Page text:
What’s more, layoffs seem to have a greater effect on skills gaps than they do on total staffing shortages. Most organisations that have had cyber security layoffs (51 per cent) have been impacted by one or more significant skills gaps compared to just 39 per cent of organisations that have not had layoffs, according to ISC2. Interestingly, 58 per cent of respondents stated that the negative impact of worker shortages can be mitigated by filling key skills gaps.
Business investing to tackle cyber security staff, skills shortages
Organisations are focusing on strategies for tackling the cyber security staff and skills shortages they face, the report found. Investing in training (72 per cent), providing more flexible working conditions (69 per cent), investing in diversity, equity and inclusion (DEI) initiatives, recruiting, hiring and onboarding of new staff (67 per cent) and using technology to automate aspects of the security job (65 per cent) were all cited as being high on the agenda.
Despite significant turmoil, cyber security workers appear fairly content with their roles, ISC2 noted. Almost three-quarters (70 per cent) reported being somewhat or very satisfied in their jobs – a 4 per cent dip compared to last year – while 82 per cent said they work well with security team members. The data also showed that the makeup of the cyber security workforce is changing both in gender and race/ethnicity. The biggest change was in non-white men by age; within the US, Canada, Ireland and the UK, 7 0per cent of cyber security professionals 60 or older are white men. In those same countries, just 37 per cent of those under 30 are white men. Two-thirds (66 per cent ) of security workers who entered the profession in the US, Canada, Ireland and the UK in the past 12 months were non-white.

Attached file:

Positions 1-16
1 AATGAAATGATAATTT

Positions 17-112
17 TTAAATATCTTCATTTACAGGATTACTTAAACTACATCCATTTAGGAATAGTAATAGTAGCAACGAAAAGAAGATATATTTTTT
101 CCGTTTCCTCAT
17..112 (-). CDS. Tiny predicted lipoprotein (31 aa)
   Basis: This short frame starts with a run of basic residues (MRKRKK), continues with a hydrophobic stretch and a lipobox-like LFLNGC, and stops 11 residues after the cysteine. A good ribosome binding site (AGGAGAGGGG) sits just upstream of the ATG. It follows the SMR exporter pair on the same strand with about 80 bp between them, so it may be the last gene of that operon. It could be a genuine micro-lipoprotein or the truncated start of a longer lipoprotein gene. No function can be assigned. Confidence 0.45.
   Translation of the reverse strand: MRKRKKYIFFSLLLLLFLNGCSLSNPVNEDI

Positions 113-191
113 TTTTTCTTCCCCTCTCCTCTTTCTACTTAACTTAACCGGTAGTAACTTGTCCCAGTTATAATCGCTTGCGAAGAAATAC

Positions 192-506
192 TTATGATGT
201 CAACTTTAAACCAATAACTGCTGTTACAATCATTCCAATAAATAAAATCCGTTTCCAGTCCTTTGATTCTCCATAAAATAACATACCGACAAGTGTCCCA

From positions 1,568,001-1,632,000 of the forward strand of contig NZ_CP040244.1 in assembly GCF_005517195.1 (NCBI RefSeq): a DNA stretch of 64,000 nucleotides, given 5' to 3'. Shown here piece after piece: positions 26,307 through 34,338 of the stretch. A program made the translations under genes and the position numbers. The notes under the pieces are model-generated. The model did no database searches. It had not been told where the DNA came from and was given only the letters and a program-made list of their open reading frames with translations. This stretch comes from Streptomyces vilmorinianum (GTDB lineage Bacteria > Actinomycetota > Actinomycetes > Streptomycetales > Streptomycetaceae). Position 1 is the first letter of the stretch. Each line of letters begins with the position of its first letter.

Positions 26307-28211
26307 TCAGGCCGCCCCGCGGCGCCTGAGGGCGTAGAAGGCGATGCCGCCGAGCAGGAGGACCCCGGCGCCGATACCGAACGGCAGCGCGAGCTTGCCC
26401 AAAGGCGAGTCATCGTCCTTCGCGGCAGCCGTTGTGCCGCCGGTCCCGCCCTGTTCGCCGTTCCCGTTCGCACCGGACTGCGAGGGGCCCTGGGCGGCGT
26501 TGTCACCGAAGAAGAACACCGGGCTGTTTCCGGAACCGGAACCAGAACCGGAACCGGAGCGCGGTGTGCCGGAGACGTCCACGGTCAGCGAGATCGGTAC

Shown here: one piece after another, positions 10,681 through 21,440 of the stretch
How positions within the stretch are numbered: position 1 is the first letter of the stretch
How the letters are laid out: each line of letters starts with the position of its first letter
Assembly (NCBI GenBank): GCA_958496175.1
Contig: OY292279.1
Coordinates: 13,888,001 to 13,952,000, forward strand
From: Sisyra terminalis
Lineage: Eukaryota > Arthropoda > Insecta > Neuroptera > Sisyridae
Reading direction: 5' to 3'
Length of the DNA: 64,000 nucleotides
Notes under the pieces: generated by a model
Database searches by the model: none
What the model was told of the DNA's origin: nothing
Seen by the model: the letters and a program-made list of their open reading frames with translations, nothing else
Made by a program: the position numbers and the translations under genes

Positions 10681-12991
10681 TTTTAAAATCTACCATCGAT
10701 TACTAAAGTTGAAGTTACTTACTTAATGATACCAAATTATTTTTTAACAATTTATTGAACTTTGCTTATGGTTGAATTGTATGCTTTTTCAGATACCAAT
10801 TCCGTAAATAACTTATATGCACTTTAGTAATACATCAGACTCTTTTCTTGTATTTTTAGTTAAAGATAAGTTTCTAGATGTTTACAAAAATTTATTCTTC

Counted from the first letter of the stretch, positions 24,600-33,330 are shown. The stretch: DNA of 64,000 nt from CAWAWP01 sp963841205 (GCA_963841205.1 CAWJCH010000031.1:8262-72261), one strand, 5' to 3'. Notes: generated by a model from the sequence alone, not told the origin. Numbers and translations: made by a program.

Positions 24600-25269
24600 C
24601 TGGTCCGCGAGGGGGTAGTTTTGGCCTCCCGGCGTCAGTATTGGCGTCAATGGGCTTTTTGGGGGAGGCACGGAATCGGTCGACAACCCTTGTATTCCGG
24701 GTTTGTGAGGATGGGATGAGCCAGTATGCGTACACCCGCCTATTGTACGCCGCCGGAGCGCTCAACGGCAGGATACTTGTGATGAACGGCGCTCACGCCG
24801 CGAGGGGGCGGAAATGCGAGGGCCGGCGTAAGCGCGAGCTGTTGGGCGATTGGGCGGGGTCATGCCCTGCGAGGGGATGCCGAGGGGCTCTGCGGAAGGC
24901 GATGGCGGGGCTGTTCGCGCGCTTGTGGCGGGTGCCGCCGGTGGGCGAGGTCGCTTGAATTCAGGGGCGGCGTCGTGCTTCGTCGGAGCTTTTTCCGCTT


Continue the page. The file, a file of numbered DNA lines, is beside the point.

Cyber security professionals clearly value a diverse workforce, with 69 per cent stating that an inclusive environment is essential for their team to succeed and 65 per cent stating that it is important that their security team is diverse. Over half of respondents (57 per cent) said that DEI will continue to become more important for their cyber security team over the next five years.
Cyber security workforce must double to tackle threats
“While we celebrate the record number of new cyber security professionals entering the field, the pressing reality is that we must double this workforce to adequately protect organisations and their critical assets,” said ISC2 CEO Clar Rosso. “Amid the current threat landscape, which is the most complex and sophisticated it has ever been, the escalating challenges facing cyber security professionals underscore the urgency of our message: organisations must invest in their teams, both in terms of new talent and existing staff, equipping them with the essential skills to navigate the constantly evolving threat landscape.”